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The setup is a NAS box on a lan mounted as NFS and the source is a laptop running an old kubuntu 10.4. Rsync has to be run as a local file copy, NAS box doesn't support an rsync daemon.

  • How do I fully mirror the linux partition while it's running?
  • Can I exclude any of the root directories safely?
  • Will it be easy to reverse rsync the backup data into the source if source data become corrupt?
  • Will it be easy to reverse rsync the backup data into the source if the source disk fails completely?

So far, my configuration is this:

rsync -vaHAXi --delete --stats --human-readable --progress --log-file=FILE /source /dest/backup
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How do I fully mirror the linux partition while it's running?

Not the best idea (for many reasons, rsync(1) running out of memory being the main one), but it might be possible.

Can I exclude any of the root directories safely?

Some of them (f.i. /proc) must be excluded, most of the others probably should be backed up.

Will it be easy to reverse rsync the backup data into the source if source data become corrupt?

It depends of what you want to restore. The target of your backup is just a copy of your files. If all you want is to restore some data, you can just copy the relevant directory from your NAS. If on the other hand you want to restore the entire system, you can save yourself a lot of time and pain by choosing another approach.

Will it be easy to reverse rsync the backup data into the source if the source disk fails completely?

Unlikely.

You should consider a different backup policy:

  • Do a full backup of your system once in a while (say every few months, or whatever seems appropriate). rsync(1) is not the right tool for this. Use dump(8) / restore(8) to backup / restore each filesystem, or learn to use a dedicated backup system such as Amanda or Bacula. Try it with a smaller filesystem first, and make sure to practice both backup and restore. Carefully take notes of the process. It's too late to learn how to do it while your system has failed.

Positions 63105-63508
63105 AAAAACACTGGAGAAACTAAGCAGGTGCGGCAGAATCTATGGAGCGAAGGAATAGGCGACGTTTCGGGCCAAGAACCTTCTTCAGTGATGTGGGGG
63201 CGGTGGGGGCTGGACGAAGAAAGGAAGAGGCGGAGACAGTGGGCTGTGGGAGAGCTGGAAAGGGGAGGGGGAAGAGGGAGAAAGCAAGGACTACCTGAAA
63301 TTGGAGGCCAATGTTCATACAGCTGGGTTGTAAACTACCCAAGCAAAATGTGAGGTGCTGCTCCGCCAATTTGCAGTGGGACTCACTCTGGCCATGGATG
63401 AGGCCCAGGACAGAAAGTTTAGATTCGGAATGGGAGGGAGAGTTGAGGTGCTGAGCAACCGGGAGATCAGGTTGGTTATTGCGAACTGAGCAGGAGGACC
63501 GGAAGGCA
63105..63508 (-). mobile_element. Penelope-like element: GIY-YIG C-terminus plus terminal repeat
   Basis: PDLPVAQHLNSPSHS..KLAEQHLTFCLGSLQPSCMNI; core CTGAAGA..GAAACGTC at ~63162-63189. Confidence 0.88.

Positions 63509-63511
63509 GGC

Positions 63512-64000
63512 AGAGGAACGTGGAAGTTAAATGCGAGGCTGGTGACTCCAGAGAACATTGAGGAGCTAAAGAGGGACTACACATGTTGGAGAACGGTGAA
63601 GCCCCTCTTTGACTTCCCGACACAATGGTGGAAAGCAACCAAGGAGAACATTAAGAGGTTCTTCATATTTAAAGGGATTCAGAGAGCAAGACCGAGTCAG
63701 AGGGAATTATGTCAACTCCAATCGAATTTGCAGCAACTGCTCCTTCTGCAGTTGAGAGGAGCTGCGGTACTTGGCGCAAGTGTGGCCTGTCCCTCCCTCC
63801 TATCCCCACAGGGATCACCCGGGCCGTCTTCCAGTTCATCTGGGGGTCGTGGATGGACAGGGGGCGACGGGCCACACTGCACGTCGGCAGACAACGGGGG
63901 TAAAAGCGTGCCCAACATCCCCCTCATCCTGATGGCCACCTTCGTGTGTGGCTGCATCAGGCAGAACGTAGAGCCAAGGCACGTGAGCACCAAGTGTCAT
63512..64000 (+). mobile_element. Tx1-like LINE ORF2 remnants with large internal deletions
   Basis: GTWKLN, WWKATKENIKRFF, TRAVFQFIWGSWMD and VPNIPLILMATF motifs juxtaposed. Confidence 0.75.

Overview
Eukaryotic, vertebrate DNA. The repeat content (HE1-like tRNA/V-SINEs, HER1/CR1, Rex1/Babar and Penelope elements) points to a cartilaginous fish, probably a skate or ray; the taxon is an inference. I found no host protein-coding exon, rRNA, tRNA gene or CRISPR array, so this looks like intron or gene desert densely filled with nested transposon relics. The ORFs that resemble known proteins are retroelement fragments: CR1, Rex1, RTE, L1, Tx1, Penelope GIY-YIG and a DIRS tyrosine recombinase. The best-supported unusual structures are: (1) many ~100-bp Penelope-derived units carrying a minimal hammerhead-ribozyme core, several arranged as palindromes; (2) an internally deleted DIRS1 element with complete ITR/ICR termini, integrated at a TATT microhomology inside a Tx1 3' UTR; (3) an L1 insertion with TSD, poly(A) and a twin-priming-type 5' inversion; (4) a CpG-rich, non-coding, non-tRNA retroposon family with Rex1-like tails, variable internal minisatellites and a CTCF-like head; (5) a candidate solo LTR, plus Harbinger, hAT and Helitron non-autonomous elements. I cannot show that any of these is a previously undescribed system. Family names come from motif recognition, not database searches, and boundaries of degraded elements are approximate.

• Do separate backups of your data every few days (or, again, whatever is appropriate for you). rsync(1) is perfect for that, and something like Grsync might make your life easier (you can f.i. define separate backup sets). When you're comfortable with how things work, you can start rotating backups over several copies. Also, you can improve the process depending on the kind of data you want to backup. If it's mainly source files, you should probably start using a DVCS such as Git, and backup its repository. If you have mainly mailboxes you could convert them to Maildir format, and so on.
  • I wanted to use rsync since it seems less of an arcane method than dump and restore which are even less documented online, but it still is complex enough to require serious research on setting the parameters. However this answer was informative in some of the less discussed aspects of rsync backups. – lvl1 May 5 '15 at 12:24

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